The Best Historic Attractions in England | Historical Landmarks | History Hit

The Best Historic Attractions in England

Discover the best historic sites in England, from Hadrian's Wall to Bletchley Park and more.

Amy Irvine

08 Aug 2021

There’s a host of top historic and cultural landmarks in England to visit, including Hadrian’s Wall, Stonehenge and Bletchley Park to name but a few.

Reflecting a wealth of myriad influences, the historical places of England are as diverse as this island nation’s history. Indeed, the country we know today as England has witnessed the rise and fall of many cultures, civilisations and empires. From pre-historic peoples to Celtic tribes, Roman conquerors and Anglo-Saxon and Norman invaders, England is a country forged of many influences.

We’ve put together an experts guide to English historical places and heritage attractions, with our top ten places to visit.

Image Credit: DeFacto / CC

1. Bletchley Park

Bletchley Park is an English country house and estate in Milton Keynes, 50 miles north of London. Originally the eccentric home of the Leon family, as Adolph Hitler’s campaign to invade Europe intensified, Bletchley Park was taken over by the government, who deemed it the perfect place to move the Government Code and Cypher School.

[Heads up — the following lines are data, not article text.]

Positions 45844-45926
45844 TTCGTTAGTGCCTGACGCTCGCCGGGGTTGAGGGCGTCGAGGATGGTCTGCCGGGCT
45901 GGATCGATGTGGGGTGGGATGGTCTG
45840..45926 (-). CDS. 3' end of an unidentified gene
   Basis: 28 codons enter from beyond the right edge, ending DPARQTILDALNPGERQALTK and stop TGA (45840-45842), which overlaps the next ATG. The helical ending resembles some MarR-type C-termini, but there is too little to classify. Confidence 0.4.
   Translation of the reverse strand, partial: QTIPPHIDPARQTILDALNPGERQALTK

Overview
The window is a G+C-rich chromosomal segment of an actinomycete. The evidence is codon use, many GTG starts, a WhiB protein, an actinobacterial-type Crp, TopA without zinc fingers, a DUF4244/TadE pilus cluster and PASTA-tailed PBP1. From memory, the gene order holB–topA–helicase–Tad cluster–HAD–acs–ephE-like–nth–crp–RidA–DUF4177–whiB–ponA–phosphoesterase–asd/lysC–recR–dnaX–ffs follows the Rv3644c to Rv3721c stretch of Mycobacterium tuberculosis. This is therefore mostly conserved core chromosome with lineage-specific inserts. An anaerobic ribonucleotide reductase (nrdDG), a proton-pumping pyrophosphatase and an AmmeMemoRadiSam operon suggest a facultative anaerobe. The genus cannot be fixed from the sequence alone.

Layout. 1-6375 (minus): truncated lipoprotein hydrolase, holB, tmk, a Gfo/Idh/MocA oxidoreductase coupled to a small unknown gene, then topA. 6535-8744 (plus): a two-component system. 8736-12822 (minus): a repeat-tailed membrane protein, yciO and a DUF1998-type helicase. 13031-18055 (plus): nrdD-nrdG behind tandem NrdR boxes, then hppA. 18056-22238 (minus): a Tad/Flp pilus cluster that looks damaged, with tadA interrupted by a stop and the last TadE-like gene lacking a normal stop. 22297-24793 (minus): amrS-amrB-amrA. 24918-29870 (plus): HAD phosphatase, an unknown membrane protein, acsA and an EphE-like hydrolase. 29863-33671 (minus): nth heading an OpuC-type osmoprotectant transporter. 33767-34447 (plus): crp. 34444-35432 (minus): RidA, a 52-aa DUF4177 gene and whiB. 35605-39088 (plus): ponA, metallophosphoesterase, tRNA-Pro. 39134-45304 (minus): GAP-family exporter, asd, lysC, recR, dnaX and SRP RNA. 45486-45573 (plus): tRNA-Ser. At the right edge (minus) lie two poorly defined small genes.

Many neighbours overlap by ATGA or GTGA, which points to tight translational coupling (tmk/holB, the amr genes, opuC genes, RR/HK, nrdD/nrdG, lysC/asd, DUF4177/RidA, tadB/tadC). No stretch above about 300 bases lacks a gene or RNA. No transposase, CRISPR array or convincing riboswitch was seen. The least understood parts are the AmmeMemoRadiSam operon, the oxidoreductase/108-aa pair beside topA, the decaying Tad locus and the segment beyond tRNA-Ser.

Bletchley Park, known by the codename Station X, became the site where the British managed to decipher the machinations of the Enigma, the highly effective code encryption machines used by the Nazis.

This team of code-breakers included mathematician Alan Turing, has been estimated to have shortened the war in Europe by more than 2 years, and saved the lives of around 14 million people.

Today, visitors can explore the history of Bletchley Park’s role during the war.

Join Dan Snow on an exclusive tour of the house and grounds, as well as the little known but all-important cottages that surround Bletchley Park.

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2. Hadrian’s Wall

Hadrian’s Wall is a magnificent remnant of Roman Britain and is a UNESCO World Heritage site.

Built under the rule of Roman Emperor Hadrian between 122 and 130 AD, it took six legions to complete this once 73 mile wall – 80 miles by Roman measurements.

The purpose of Hadrian’s Wall was once thought to have been as a fortification to keep out the Scots, but today historians believe it was a way of monitoring movement between the north and south in an attempt to consolidate the Empire.

Despite the significant undertaking in its construction, Hadrian’s successor as Roman head of state, Antoninus Pius, abandoned the wall following the former’s death in 138 A.D.

Large sections of Hadrian’s Wall remain intact in northern England and these are surrounded by various Roman monuments, forts and other ruins. There are several ways to visit all of these sections and sites, notably as part of the National Trail, which is a signposted walk, by bus, by bicycle and via tour groups.

Hadrian’s Wall was made a World Heritage Site in 1987.

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3. Roman Baths - Bath